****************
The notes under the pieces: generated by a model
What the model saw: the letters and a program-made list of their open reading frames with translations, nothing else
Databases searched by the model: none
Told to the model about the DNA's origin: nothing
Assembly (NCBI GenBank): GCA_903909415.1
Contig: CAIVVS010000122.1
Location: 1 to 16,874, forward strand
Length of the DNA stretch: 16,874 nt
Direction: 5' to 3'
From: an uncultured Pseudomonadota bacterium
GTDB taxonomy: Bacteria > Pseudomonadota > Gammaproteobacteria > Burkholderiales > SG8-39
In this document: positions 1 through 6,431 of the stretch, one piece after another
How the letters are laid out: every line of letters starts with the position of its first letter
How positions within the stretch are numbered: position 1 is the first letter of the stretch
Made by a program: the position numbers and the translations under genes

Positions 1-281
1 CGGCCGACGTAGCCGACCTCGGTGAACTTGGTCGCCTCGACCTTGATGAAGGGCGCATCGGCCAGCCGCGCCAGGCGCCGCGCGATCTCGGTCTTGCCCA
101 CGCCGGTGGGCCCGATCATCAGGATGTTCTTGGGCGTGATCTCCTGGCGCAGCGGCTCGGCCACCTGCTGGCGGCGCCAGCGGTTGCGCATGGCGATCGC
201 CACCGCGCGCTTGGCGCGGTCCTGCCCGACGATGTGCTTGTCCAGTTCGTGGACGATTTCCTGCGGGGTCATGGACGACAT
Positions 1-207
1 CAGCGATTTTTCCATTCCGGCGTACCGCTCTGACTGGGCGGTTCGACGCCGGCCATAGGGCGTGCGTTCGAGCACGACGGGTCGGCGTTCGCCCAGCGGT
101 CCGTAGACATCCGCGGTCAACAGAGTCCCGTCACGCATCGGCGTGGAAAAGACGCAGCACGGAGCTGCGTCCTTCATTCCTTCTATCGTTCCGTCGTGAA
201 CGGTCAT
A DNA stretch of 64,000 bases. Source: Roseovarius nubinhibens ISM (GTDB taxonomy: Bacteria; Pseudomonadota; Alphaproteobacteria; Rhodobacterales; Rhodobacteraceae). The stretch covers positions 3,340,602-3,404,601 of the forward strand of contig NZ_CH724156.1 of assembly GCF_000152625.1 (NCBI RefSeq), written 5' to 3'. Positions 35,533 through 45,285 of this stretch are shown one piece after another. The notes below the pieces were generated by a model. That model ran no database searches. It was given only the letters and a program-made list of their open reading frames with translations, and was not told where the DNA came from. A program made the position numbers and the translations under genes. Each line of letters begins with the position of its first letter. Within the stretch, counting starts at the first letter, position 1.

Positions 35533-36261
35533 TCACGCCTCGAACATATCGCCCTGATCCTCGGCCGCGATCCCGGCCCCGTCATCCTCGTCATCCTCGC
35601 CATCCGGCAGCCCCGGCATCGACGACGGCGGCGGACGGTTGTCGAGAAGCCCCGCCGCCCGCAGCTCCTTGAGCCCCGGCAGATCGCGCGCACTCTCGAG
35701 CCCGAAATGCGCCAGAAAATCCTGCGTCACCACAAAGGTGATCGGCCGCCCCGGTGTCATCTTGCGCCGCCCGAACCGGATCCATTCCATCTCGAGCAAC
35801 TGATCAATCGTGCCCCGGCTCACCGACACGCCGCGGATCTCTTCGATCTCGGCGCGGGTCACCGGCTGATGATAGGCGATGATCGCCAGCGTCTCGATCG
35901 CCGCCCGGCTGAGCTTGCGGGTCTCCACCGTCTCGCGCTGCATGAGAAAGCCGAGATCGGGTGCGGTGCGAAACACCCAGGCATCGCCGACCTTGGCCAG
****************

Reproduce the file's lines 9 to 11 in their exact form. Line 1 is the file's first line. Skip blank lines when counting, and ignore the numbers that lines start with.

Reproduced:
Direction: 5' to 3'
From: an uncultured Pseudomonadota bacterium
GTDB taxonomy: Bacteria > Pseudomonadota > Gammaproteobacteria > Burkholderiales > SG8-39